(AP) - While the focus will be on new quarterback DeShone Kizer when eighth-ranked Notre Dame hosts No. 14 Georgia Tech on Saturday, the pressure will be on the Fighting Irish defense.
After all, Georgia Tech has the nation's top-ranked rushing and second-leading scoring offense. And while the Yellow Jackets have been rolling, they aren't likely to score their usual 67 points against the Irish.
That's why Georgia Tech coach Paul Johnson sees this as a potential trap game of an odd sort.
The veteran Irish defense is coming off a disappointing performance against Virginia. After holding the Cavaliers to no points, 28 yards and one first down in the first quarter, Notre Dame surrendered 27 points, 388 yards and 21 first downs over the next three before Kizer's touchdown pass bailed the Irish out.
Even more troublesome, the defense looked confused at times, with cornerback Devin Butler bumping into linebacker Joe Schmidt on Virginia's first touchdown and safety Drue Tranquill running into linebacker Jaylon Smith on another play.
The Irish (2-0) also had missed assignments, which is especially worrisome heading into a game against Georgia Tech's triple option offense, where playing assignment football is essential.
The Yellow Jackets (2-0) have averaged 457.5 yards and 67 points in games against Alcorn State and Tulane. The good news for the Irish is most of the problems against the Cavaliers came against the pass, not the run.
''We got lost in the misdirection and they didn't pay attention to what our specific responsibility was,'' coach Brian Kelly said.
He also said cornerbacks weren't aggressive enough, giving receivers too much room. It wasn't the type of performance expected by the Irish, who have nine returning starters and another, KeiVarae Russell, who started a year earlier before being suspended. The poor play was especially surprising after dominating in a 38-3 victory against Texas.
Most alarming, though, was the defense's inability to hold onto a 26-14 lead heading into the fourth quarter after quarterback Malik Zaire went down with a season-ending broken ankle. With the Irish now playing a redshirt freshman at quarterback, they likely will need to depend more heavily on the defense as they did in 2012 when Everett Golson was a redshirt freshman and the defense carried the Irish to the national championship game.
Kelly said he doesn't think the problems against Virginia are similar to last season, when the Irish struggled to understand defensive coordinator Brian VanGorder's complex system. He said players just need to understand and perform their assignments.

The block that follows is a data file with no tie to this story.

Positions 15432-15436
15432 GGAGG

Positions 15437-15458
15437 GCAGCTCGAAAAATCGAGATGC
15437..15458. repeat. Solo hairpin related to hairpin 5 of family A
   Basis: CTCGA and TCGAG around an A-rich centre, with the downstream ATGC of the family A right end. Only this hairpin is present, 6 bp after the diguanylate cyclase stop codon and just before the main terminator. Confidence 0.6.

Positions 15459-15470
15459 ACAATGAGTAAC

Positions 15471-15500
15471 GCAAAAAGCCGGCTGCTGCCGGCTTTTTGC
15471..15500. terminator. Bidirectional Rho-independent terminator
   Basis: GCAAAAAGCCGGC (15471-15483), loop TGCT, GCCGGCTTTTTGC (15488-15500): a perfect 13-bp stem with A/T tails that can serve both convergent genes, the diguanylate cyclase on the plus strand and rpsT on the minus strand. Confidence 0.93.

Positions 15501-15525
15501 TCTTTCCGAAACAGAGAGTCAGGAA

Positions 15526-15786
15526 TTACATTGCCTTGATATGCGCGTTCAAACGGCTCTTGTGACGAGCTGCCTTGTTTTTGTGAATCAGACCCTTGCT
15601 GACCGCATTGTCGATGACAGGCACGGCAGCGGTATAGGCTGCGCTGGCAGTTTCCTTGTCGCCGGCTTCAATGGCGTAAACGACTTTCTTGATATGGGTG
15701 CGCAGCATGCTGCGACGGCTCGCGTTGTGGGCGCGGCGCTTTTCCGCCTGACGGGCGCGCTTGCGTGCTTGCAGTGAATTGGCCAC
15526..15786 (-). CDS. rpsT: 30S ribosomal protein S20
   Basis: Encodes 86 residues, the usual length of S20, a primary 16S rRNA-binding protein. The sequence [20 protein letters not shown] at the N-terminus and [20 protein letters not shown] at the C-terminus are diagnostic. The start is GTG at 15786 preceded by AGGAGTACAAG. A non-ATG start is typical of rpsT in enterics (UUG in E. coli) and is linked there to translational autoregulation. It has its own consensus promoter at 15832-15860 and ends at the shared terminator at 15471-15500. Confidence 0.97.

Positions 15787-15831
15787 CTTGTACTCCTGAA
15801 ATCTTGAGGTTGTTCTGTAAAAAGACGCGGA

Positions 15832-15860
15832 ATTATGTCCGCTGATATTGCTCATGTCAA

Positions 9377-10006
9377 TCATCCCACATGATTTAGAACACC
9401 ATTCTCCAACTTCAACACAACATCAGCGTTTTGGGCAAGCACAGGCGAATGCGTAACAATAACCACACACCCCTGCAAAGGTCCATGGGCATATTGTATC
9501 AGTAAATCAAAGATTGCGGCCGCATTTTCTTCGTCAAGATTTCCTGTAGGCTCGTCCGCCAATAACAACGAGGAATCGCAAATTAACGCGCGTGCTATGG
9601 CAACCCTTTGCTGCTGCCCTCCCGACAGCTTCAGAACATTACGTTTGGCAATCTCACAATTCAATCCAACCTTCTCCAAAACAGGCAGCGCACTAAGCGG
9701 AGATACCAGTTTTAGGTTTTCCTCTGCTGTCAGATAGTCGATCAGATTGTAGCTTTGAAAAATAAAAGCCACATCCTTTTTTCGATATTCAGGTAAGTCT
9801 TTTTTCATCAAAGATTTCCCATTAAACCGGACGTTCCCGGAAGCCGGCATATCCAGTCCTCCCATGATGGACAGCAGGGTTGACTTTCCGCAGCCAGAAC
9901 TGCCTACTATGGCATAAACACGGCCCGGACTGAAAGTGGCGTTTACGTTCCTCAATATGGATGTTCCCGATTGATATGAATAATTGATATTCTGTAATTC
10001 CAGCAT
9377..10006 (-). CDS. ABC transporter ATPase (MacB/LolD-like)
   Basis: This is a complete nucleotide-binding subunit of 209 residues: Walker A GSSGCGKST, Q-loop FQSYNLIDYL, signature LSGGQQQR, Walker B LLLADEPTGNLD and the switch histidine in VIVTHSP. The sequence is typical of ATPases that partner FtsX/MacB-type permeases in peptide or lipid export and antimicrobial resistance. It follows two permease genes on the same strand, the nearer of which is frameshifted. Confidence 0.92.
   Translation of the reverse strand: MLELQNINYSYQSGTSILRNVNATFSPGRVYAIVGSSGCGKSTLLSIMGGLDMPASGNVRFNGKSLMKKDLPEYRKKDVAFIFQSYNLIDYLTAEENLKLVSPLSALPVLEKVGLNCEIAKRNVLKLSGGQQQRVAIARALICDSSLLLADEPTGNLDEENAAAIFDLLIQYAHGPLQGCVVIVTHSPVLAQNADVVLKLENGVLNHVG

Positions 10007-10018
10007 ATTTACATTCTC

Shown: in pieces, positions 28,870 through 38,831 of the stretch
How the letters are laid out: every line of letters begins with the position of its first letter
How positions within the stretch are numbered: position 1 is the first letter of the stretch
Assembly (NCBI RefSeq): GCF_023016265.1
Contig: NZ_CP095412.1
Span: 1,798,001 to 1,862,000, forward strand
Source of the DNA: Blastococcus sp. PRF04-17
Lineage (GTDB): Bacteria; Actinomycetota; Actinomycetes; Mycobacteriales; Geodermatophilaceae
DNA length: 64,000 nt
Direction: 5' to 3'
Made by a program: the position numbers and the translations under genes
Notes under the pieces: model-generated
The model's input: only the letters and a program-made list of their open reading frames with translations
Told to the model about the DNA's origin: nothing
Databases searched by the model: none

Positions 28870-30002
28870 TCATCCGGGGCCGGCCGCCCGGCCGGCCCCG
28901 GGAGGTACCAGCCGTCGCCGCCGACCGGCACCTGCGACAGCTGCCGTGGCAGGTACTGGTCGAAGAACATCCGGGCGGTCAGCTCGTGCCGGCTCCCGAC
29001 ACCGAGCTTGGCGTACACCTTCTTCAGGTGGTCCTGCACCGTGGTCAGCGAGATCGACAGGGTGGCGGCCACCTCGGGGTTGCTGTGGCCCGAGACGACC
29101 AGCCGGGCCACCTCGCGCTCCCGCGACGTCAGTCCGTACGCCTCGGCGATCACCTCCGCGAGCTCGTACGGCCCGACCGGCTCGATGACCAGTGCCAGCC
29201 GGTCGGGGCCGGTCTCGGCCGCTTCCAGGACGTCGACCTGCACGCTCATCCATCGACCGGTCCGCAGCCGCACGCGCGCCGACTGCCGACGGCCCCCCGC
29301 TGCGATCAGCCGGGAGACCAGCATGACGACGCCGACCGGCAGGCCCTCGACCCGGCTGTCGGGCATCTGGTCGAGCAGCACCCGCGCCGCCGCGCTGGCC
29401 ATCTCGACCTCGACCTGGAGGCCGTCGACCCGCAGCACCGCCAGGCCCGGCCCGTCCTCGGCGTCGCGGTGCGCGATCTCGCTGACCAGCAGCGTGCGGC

''If you're lost out there, you can be the greatest athlete in the world and if it doesn't make sense to you, you can be a liability trying to defend the triple option,'' he said.
The Irish face that scheme twice in the next four games, with a matchup against Navy on Oct. 10. Kelly said because of that the coaching staff spent extra time this offseason on preparing.
''We are not trying to reinvent anything, but trying to really make certain that we are doing the right things and preparing our football team,'' Kelly said.
Kelly said experience from playing an annual game against Navy should help the Irish a bit, but not significantly.
''The ACC sees Georgia Tech each year and that doesn't seem to help them very much,'' he said.
Johnson is not concerned about players taking the Irish lightly, but taking themselves too seriously after consecutive blowouts.
''Certainly, it's a huge step up in competition,'' Johnson said. ''It's really a tough place to play. They have a great home-field advantage, a lot of tradition, and some really good football players.
''You're never as good or bad as it seems. There's a middle ground, and it's my job to point that out to our guys. Sometimes, when everybody is telling you you're all this and the cat's meow, that's a trap and you better not fall into it.''
The Yellow Jackets know they can count on junior quarterback Justin Thomas, who has run the offense exquisitely. They also have an experienced offensive line and eight starters back on defense, but Johnson has plenty to learn about his team.
Even after 13 players carried the ball against Tulane and with several dozen players having seen action, Georgia Tech has not faced adversity or played a road game.
''I remember my first (road game) because it wasn't the best one I've played in; it was Tulane,'' he said of a game the Yellow Jackets trailed three times last season before winning. ''You're going to have some adversity, especially being young, and you just have to play through it.
''The last two games, we didn't have much, (but) ... I think the games were exactly what we needed. They gave the guys confidence.''
Notre Dame will be quite a first road trip for a relatively young Georgia Tech squad, and Johnson is counting on upperclassmen to set the pace.
''We'll have probably 30 or 40 guys who haven't traveled before so it will be interesting to see how they react,'' Johnson said. ''You hope they don't get big-eyed. I'm pretty confident ... but you never know until you see it.''
Johnson has had success against Notre Dame. In 2007, his final season as coach at Navy, the Midshipmen beat Notre Dame 46-44 in triple overtime to snap a 43-game losing streak to the Irish - the longest in college football history.
Georgia Tech also won at Notre Dame that season, 33-3, in Chan Gailey's final year as the Yellow Jackets' coach. The Irish lead the series 27-6-1.